Right off the bat this week, the news on healthcare reform is that, the major corporations are discovering they will be losing stunning amounts to taxes as a result of Obamacare.
Caterpillar, the first to speak out before the vote, reported it will take a one-time write-down of $100 million in order to account for the elimination of a federal tax refund it has been receiving for providing drug benefits to its retired employees.
In the following days, AT&T, Verizon, 3M, Deer & Co., and AK Steel Holdings announced they would take similar write downs. AT&T's new tax bill will come to over $1 billion. The news is a body blow to major companies hoping to recover profitability and add jobs.
If all this sounds familiar, it should. It is exactly what Republicans predicted would happen if Obamacare became law. If existing employee benefits were taxed or made more expensive, the GOP argued, employers would either have to absorb the loss or start pushing their employees into whatever "government option" became available.
When the Bush Administration adopted Medicare Part D in 2003, companies threatened to do just that, dropping their coverage and letting retirees buy into the federal program. The government offered a tax refund of about $650 per retiree in order to keep Part D costs down. Now the Obama Administration has decided to eliminate the tax refund in order to pay for the larger entitlements in the new bill.
The complaints were too much for Henry Waxman, chairman of the House Energy and Commerce Committee. He demanded that CEOs from the major companies appear before him on April 21 to explain just what's going on. "These assertions appear to conflict with independent analyses," said the chairman, "which show that the new law will expand coverage and bring down costs."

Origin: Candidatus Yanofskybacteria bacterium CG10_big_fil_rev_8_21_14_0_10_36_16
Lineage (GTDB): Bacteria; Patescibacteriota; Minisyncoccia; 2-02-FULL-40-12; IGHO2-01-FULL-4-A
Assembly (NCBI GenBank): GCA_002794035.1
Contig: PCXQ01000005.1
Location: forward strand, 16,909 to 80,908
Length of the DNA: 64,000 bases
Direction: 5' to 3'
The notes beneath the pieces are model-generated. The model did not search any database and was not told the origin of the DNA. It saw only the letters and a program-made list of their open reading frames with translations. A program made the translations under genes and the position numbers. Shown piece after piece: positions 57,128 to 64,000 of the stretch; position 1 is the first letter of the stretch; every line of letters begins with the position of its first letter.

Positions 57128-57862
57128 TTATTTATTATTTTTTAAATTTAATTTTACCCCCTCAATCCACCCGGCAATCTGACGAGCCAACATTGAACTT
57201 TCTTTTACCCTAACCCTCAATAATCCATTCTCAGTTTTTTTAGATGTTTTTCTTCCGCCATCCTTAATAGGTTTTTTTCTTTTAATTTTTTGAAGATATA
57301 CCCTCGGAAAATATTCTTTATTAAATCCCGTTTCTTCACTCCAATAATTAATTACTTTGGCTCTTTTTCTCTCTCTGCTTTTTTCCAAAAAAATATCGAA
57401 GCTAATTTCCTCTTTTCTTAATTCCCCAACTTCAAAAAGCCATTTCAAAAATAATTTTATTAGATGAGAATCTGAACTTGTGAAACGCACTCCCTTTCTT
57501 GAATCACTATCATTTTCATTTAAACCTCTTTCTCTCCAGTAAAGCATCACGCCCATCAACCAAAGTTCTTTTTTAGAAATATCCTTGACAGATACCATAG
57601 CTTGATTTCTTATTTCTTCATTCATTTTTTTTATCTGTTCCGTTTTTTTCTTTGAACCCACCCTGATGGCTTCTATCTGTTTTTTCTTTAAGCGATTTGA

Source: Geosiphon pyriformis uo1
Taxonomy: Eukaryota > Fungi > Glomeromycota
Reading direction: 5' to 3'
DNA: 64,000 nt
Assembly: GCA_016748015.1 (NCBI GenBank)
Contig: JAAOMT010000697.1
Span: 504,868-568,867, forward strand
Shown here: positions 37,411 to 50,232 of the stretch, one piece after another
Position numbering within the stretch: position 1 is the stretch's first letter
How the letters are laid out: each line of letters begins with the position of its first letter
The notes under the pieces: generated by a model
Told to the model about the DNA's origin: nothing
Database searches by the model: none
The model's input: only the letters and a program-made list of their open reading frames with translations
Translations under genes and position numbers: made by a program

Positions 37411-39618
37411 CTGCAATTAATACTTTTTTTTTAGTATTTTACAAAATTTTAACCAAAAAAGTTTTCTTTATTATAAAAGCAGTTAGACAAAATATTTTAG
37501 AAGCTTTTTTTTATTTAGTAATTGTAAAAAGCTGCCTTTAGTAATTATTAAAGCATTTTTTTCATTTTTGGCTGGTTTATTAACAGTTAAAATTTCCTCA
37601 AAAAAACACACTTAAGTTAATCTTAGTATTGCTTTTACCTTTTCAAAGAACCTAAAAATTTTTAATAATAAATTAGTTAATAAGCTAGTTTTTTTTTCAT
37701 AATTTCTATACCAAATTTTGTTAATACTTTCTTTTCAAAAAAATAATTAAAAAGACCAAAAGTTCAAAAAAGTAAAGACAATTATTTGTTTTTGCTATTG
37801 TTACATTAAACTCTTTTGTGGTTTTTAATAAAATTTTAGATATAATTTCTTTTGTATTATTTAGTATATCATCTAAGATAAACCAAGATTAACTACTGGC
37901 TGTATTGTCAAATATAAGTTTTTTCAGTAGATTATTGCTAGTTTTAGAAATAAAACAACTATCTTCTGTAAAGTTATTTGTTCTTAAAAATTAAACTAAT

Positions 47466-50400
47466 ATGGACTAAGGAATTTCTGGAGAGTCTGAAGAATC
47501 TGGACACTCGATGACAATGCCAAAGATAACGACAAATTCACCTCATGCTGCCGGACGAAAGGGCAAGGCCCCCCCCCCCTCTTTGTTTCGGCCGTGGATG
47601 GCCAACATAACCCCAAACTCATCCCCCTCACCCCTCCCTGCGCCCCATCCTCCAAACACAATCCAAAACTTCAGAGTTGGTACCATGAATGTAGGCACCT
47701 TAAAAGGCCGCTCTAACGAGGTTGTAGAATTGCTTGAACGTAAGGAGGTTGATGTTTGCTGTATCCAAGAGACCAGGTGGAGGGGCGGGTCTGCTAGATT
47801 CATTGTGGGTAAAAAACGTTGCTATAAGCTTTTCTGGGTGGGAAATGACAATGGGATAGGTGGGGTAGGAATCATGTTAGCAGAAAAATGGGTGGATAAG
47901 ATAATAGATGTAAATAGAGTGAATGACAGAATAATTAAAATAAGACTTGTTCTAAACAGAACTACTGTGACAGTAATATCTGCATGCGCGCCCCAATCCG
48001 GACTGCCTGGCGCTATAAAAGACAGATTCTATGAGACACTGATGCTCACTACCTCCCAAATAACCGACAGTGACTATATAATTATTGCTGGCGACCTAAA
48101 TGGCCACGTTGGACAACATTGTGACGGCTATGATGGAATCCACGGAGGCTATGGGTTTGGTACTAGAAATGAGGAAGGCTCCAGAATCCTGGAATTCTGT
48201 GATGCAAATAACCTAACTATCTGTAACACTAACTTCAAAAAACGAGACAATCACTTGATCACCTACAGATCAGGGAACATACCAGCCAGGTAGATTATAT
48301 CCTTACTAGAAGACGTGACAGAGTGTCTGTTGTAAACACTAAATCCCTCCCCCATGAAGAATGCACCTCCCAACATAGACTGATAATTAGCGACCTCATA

"When I use a word, it means exactly what I want it to mean, no more, no less," says Humpty-Dumpty in Alice and Wonderland. "When we pass a law, it will do exactly what we want it to do," say the Democrats in Congress. Never mind economics, never mind common sense. "Our analysis said premiums should go down, not up!" That will bring a call for federal price controls. This melodrama is already being played out in Massachusetts, where an identical reform has produced the highest insurance rates in the country. At some point here, the voice of Rep. Dennis Kucinich will begin to echo through the land: "Why not just turn the whole thing over to the federal government?"
This is typical of Washington -- too many lawyers, too few people who understand business or energy or insurance or medicine or whatever the government has decided to regulate.
But I would add one caveat to all this. Take another look at those Caterpillar/AT&T/3M numbers. Caterpillar's $100 million represents only one small portion of the health benefits the company is now conveying to its retired employees. Imagine the value of all the health benefits passing to all its employees, working and retired. It obviously exceeds $1 billion. And that's just one company.
What the Caterpillar/AT&T/3M numbers reveal is that employee healthcare benefits have become a huge 'underground economy' operating outside the conventional system. Remember, all these benefits are tax-free. Because the government doesn't take a share, both employers and employees have come to prefer expanded health and retirement benefits to ordinary compensation. (How many people are holding jobs "just for the benefits"?) This distortion is what is ailing the healthcare economy and the reason it has not been policed by the people. It is also an untapped source of revenue for the government (much like the 'death tax') and they are going after it!